The Halting Problem is determining whether a computer program will eventually stop or run forever. Creating a general algorithm that can accurately predict this for all programs is impossible. Alan Turing's proof showed no way to solve the Halting Problem for all cases.

Halting means that the system will either accept or halt(reject) a certain input to avoid entering an infinite loop. The decision of whether or not a specific Turning machine should halt is known as the Halting Problem of Turning Machines.

The halting problem is one of the most well-known problems proven to be undecidable. In this article, we will learn about the Halting Problem in the Theory of Computation.

## What is the Halting Problem?

The halting problem was proposed by Alan Turing in 1936. The halting problem is a fundamental issue in theory and computation. The halting problem is the problem of determining whether a computer program will halt or run forever.

Before moving on to the proof, let's first understand some terms.

### 1. Turing Machine

A Turing machine is a computational mathematical model. It is a type of CPU that controls all data manipulation performed by a computer. Turing machines can be either halting or non-halting, depending on the algorithm and the input associated with the algorithm.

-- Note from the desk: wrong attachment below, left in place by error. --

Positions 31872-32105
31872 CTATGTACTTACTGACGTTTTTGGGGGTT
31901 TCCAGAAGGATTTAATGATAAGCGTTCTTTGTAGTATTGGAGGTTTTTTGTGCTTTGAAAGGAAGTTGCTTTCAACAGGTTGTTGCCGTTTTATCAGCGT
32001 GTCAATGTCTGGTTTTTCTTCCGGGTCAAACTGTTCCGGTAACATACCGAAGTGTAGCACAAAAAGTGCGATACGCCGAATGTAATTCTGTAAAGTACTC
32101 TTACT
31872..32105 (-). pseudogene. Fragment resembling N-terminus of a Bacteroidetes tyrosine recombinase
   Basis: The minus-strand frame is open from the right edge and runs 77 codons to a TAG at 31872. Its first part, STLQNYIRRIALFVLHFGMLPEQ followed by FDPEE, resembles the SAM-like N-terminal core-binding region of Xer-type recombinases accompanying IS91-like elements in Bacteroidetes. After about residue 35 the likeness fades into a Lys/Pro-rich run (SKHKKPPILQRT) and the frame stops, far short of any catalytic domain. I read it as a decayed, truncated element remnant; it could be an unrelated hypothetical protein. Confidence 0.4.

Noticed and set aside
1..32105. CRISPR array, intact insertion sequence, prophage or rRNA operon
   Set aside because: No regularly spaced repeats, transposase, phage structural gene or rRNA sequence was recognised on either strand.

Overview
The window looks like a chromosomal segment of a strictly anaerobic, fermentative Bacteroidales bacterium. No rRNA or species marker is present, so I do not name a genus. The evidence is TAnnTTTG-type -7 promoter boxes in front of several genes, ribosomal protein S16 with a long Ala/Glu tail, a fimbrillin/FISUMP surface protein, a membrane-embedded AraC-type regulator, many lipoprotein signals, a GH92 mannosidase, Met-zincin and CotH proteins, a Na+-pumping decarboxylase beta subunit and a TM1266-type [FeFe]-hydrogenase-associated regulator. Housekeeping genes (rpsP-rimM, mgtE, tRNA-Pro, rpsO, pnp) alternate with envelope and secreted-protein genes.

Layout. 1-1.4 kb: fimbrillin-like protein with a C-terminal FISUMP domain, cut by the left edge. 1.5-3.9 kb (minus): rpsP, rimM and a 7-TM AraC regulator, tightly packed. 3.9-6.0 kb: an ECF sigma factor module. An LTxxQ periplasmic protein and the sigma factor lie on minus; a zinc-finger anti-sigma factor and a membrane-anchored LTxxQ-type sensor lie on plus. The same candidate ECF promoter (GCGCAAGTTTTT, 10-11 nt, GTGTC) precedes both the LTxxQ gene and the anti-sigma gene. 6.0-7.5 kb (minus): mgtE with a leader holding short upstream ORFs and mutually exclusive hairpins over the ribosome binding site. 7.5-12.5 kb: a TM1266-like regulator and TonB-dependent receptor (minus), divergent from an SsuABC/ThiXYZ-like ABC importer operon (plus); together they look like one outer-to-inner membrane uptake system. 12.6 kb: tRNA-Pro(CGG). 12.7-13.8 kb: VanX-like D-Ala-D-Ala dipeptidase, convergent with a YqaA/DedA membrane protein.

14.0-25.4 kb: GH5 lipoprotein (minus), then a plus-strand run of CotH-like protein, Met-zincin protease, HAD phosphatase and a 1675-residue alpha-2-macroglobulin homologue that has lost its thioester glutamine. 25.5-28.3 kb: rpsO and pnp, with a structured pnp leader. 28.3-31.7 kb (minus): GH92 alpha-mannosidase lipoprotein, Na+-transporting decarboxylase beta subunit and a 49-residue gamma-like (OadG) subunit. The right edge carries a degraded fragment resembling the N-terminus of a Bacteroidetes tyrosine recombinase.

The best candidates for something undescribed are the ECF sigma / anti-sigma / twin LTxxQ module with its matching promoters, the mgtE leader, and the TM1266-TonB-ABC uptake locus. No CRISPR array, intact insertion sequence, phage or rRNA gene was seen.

### 2. Decision Problems

A decision problem has only two possible outcomes (yes or no) on any input. In computability and computational complexity theories, a decision problem for a given program can be expressed as a yes/no question of the input values.

### 3. Computability theory

An undecidable problem is a sort of computational problem requiring a yes/no answer but where no computer program can give the proper answer all of the time; that is, any possible algorithm or program would sometimes give the wrong answer or run forever without providing any answer.

(See Decidability and Undecidability)

## Proof by Contradiction

**Step 1: **Assume we can create a machine called HM(P, I), where HM is the Halting machine, P is the program, and I is the input. After receiving both inputs, the machine HM will output whether or not the program P terminates.

**Step 2:** Now, create an inverted halting machine IM that takes a program P as input and,

- Loops forever If HM returns YES.
- Halts if HM returns NO.

**Step 3:** Now, take a situation where the program IM is passed to the IM function as an input. Here, we got a contradiction. Let's understand how.

It is impossible for the outer function to halt if its inner function is in a loop(RHS), and it is likewise impossible for the outer function to halt even if its inner function is halting(LHS). So both conditions are non-halting for the IM machine, despite our above assumptions.

Hence, the halting problem is undecidable.

Also read, __Arden's theorem__